George Washington, shortstop?

From the Associated Press:

Wow! I think we all knew the Abner Doubleday thing was a myth (I thought Cecil had written a column on this, but can’t find it now), but the general consensus seemed to be that the game was invented sometime around the 1840s, right?

Apparently not; according to the article, in 2001 a librarian discovered a reference to “base ball” being played in Manhattan in 1823, and now this one takes it back another 30 years.

Of course, there’s still the question of whether this game was recognizably baseball, since “base ball” evolved from a few other games, but it’s still pretty cool that the game, or at least a presumably similar game with that name, was being played so long ago.

According to the Ken Burns’ documentary on Lewis and Clark, the expedition during one stay with a native tribe in the Northwest showed them how to play a ball game called “base”. So baseball was played west of the Rockies by summer of 1805. I don’t think Abner Doubleday was in the Corps of Discovery.

There is a fair amount of evidence that games called “baseball” or “townball” were played well before Abner Doubleday fired the first shot at Fort Sumter.

I was amused by the Phillies having three relief pitchers named Adams, Hancock, and Madson (sic) – presumably they were signed at Independence Hall! :smiley:

I always thought of Washington as more of an outfielder. A third in the order, hits for power and average, left fielder. Jefferson’s the leadoff center fielder that walks a lot and can steal. Paul Revere and Nathan Hale platoon in right.

Franklin is clearly a hard-slugging catcher, though he doesn’t have a great pickoff arm.

Now John Adams, that’s a shortstop.

Washington was known for his imposing physical size and rather austere, stoic demeanor. He’s GOT to be playing first base. I see Jefferson as a little more of a flake - I think he’d be a pitcher. Madison was small, so I’d put him in the infield, with Monroe. Franklin as catcher is right on the money. Adams was also short, stout, and had trouble getting along with people - a bit of a smart aleck and a loudmouth. Maybe put Monroe on third and have Madison and Adams cover the infield.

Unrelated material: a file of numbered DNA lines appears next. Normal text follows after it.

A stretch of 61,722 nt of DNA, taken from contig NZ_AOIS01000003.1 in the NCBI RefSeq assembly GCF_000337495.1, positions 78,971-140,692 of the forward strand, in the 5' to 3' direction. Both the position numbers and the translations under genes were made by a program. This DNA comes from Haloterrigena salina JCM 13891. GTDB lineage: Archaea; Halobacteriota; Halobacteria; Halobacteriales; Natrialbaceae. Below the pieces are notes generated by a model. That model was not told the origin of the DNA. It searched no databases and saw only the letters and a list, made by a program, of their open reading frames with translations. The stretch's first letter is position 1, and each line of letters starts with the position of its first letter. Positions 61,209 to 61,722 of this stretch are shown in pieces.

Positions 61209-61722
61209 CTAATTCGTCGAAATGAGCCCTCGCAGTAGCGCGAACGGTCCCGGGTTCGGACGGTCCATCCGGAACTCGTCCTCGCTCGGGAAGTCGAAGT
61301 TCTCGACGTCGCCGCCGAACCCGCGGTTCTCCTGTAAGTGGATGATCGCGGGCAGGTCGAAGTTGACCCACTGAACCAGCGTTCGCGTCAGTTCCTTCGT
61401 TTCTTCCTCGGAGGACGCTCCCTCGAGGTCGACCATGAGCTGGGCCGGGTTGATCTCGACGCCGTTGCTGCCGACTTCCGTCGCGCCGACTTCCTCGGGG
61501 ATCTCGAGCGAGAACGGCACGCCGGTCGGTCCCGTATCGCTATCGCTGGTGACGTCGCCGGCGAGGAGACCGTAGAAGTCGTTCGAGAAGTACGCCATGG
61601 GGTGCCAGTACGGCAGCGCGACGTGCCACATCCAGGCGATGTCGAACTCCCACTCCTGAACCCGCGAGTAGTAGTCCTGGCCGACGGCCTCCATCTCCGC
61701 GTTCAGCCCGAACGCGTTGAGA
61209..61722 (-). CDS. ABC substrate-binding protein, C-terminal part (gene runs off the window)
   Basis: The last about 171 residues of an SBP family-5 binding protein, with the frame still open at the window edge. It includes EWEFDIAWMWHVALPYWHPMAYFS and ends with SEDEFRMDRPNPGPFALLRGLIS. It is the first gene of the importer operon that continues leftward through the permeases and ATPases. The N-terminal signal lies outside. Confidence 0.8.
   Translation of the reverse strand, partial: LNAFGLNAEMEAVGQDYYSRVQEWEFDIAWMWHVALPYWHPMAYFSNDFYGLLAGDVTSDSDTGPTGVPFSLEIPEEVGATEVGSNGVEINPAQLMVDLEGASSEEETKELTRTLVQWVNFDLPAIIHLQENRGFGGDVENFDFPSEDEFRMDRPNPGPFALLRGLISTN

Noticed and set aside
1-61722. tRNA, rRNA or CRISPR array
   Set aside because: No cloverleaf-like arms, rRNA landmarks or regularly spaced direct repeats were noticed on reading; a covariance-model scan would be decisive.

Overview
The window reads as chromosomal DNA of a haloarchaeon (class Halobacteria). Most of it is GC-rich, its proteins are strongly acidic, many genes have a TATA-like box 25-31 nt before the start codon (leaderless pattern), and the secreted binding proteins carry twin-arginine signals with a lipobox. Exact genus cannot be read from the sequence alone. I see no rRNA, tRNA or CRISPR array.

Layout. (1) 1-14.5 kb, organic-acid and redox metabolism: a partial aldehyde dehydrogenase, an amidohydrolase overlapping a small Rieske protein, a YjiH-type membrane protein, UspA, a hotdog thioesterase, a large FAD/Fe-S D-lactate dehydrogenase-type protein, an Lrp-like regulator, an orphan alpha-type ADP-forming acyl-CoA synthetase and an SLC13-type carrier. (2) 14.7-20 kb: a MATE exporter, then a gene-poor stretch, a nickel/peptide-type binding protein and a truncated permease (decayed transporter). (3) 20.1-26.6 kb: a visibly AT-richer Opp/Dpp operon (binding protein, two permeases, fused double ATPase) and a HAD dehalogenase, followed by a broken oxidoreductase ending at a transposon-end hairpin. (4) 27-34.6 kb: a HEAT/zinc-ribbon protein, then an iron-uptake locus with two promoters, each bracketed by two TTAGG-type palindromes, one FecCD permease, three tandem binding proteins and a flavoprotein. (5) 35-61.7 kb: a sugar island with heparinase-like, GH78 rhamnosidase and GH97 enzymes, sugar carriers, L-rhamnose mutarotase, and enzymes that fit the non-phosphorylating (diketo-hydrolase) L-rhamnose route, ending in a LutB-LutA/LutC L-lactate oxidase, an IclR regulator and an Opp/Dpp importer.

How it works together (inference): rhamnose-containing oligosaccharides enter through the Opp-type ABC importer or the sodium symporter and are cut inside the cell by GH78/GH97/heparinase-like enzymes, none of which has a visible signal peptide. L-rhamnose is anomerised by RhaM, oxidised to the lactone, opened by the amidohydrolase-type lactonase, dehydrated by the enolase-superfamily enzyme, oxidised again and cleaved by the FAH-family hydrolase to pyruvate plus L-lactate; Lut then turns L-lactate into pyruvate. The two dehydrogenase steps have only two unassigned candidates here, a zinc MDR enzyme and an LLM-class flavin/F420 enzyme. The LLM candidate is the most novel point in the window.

In the first Baseball Hall of Shame book, Nash and Zullo assert that Albert Spalding’s committee, which “found” that Doubleday had invented baseball, was concerned with proving that baseball had an American origin, in order to sell more sporting goods (Spalding and two others on the committee were in fact sporting-goods magnates; no member of the committe qualified as a researcher or a historian.)
Commissioner Landis–who should certainly have known better (and in fact I think he DID know better, not that it would have mattered) ignored the clear evidence that baseball was derived from Rounders, and instead sided with the Doubleday myth–which paints the weird picture of the adult Doubleday deserting West Point (where the records show he was in 1839, not at Cooperstown) and playing baseball with a 5-year-old boy, Abner Graves, who was about 80 at the time Spalding organized his committee. (Graves died in an insane asylum.)

If it’s simply a matter of finding the earliest use of the term “base ball” or “baseball” or “base”, then we have to start with the 1740’s. There are two cites from that time, just no idea what the game was they’re playing.
Probably the game of “rounders.”

But an interesting addition to the search for the American origins of the game we know as baseball today.

Just to add to the mix, the Washington Post ran a story a couple of years ago about a rule book for organized league play in the District… from 1859. Makes me wonder if Lincoln ever caught a game.

“The ump is BLIND! Send 'im off to Bull Run!”